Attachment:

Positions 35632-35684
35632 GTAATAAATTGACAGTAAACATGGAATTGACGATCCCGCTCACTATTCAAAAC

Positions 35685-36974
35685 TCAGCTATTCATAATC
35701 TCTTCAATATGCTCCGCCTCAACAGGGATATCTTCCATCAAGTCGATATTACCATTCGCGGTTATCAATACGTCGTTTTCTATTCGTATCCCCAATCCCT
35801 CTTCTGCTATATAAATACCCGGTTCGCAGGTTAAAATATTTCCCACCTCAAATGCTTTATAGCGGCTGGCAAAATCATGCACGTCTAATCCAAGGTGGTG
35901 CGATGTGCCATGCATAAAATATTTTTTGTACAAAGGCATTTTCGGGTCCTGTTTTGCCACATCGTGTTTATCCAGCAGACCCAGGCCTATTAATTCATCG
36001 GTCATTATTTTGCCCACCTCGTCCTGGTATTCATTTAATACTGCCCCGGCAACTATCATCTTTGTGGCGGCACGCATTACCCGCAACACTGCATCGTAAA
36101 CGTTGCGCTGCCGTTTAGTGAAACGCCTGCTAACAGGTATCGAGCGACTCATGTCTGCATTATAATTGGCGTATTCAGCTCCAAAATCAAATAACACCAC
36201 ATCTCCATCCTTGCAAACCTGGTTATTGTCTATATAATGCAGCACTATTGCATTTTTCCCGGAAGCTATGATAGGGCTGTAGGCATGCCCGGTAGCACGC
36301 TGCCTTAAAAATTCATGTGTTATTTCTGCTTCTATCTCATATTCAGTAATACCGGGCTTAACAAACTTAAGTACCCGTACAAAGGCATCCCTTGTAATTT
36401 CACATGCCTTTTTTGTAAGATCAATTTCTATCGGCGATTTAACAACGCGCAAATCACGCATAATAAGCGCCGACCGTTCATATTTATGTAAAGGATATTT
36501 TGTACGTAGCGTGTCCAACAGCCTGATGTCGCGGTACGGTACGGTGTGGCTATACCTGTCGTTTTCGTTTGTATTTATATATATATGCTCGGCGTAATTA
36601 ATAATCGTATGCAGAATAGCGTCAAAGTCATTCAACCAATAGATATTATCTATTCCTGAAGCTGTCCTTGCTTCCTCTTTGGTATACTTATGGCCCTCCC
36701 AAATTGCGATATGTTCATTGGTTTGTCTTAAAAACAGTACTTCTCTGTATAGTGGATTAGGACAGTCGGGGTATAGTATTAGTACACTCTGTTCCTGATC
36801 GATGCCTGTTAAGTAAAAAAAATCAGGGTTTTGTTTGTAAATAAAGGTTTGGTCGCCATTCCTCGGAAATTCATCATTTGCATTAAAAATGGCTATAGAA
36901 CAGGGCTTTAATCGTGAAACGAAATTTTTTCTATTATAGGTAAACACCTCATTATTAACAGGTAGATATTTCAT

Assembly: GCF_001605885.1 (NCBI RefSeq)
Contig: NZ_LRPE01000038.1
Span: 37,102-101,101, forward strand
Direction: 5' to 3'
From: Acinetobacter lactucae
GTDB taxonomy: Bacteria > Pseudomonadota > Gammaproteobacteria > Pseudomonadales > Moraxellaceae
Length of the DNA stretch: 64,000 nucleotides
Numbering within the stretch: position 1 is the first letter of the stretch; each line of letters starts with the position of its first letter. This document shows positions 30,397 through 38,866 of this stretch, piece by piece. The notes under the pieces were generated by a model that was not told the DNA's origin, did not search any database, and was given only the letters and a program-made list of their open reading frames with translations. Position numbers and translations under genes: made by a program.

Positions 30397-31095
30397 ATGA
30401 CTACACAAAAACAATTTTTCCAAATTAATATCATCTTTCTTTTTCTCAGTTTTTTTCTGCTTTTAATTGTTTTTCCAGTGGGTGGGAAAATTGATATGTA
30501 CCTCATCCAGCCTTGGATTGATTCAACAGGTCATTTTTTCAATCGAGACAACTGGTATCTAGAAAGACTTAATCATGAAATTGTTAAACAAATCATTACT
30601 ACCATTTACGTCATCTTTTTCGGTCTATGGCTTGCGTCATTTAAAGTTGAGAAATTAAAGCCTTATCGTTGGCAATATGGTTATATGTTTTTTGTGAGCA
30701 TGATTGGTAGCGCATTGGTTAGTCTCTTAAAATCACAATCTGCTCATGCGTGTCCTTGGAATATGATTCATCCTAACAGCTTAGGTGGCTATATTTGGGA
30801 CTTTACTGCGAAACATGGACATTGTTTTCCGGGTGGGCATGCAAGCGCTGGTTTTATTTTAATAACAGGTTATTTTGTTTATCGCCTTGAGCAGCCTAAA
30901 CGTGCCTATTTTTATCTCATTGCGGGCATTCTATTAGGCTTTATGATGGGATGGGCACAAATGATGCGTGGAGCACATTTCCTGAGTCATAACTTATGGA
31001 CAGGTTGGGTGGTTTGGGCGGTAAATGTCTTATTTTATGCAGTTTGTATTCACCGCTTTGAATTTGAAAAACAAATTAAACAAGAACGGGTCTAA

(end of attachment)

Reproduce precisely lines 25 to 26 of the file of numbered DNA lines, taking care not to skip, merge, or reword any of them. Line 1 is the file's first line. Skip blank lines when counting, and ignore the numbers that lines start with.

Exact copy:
Numbering within the stretch: position 1 is the first letter of the stretch; each line of letters starts with the position of its first letter. This document shows positions 30,397 through 38,866 of this stretch, piece by piece. The notes under the pieces were generated by a model that was not told the DNA's origin, did not search any database, and was given only the letters and a program-made list of their open reading frames with translations. Position numbers and translations under genes: made by a program.

Positions 30397-31095